A blog about the joys and perils of software development

The Random Sustainable Coder

Looking for good books? Here are two on software development and one on… randomness.

The Clean Coder: A Code of Conduct for Professional Programmers” by Robert Martin addresses what it takes to be successful in the long term as a software professional. First and foremost, a software professional takes responsibility for himself, his peers and his product. For example, he speaks the truth. He voices his opinion if a deadline will not be met. Martin has a series of conversations between different roles (such as programmer, project leader) which are pretty entertaining. There are lots of topics in this book that are important if you want to be long-lived and respected as a software professional. If you don’t have time to read the whole book, at least read the first chapter, which is gold.

Sustainable Software Development: An Agile Perspective” by Kevin Tate addresses what it takes to be successful in the long term when developing a software product. It is not unusual to see software products released after a year and then maintained for ten more years. This sets some specific requirements on the software, the development environment and the mindset of the developers. For example, the software must be able to accommodate change at reasonable cost and without breaking. In order to be able to deliver fixes and new features, the product must always be in good shape. Preferably good enough to be delivered every day, if so desired. This means the development process and the mindset of the developers must be heavily focused on quality. We must shift from defect detection (finding bugs) to defect prevention (avoiding bugs). Root cause analysis is key. Read the book, the message is great.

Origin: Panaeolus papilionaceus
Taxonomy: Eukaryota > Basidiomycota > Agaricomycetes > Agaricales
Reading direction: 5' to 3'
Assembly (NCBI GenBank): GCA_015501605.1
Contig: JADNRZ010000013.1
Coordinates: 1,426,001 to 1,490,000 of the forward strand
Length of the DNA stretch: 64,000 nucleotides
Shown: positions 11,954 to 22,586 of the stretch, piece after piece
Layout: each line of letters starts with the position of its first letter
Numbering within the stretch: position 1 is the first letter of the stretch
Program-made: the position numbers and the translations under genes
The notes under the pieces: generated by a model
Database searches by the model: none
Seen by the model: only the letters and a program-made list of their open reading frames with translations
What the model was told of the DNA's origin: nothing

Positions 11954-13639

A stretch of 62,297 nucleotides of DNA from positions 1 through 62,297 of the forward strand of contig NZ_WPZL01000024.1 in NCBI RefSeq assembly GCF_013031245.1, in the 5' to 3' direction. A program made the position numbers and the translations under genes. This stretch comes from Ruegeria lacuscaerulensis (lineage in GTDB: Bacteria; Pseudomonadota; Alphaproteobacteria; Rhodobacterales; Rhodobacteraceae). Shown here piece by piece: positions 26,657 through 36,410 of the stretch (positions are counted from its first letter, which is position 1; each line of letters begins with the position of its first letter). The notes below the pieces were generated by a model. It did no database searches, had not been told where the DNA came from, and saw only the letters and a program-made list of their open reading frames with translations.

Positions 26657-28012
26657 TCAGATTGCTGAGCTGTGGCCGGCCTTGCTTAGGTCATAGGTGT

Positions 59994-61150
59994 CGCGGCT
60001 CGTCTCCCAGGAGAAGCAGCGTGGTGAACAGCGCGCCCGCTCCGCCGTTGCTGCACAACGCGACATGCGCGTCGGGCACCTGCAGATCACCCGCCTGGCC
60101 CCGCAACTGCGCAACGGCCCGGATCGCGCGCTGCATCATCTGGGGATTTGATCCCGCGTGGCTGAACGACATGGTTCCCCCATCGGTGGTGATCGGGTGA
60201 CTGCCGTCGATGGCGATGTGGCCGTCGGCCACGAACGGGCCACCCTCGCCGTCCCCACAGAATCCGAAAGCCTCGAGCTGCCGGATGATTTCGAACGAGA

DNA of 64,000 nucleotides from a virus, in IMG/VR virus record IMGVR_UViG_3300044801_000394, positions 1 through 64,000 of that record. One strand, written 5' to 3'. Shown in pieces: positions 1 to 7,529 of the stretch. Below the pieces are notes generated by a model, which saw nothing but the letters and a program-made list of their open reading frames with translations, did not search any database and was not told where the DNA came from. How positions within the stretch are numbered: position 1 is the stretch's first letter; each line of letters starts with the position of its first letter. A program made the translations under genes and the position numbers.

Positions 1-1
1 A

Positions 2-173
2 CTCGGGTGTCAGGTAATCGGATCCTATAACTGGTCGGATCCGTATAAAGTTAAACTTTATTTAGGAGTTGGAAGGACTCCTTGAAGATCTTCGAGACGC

Fooled by Randomness: The Hidden Role of Chance in Life and in the Markets” by Nassim Nicholas Taleb is a very interesting book! It is about randomness and how it affects our life. For example, how much of the success in your own career is due to chance? According to the author, if you’re a stock broker, it’s probably close to 100% (Taleb does not go easy on his fellow finance colleagues! :). If you’re a software developer, my gut feeling is that luck is much less significant. Re-live your life a million times, and your average life salary would probably still be around your current. Not so for the stock broker.

Taleb also describes an interesting scam. Send one million emails saying “the stock market will rise next week”. Send another million emails saying “the stock market will fall next week”. Next week, if the stock market rises, keep only the first million email addresses. To half of them, send an email saying “stocks will rise next week”, and to the second half “stocks will fall”. Every week, keep only the half where you predicted correctly. After 10 weeks you will have hundreds of people thinking you have super powers… This is called “survivor’s bias”. Taleb applies the exact same reasoning when a stock broker asks him for a job. Taleb won’t ask “How did you manage to do so well in the stock market in the past?”, but rather “How many like you were there from the beginning?”! This is a fantastic book, read it.

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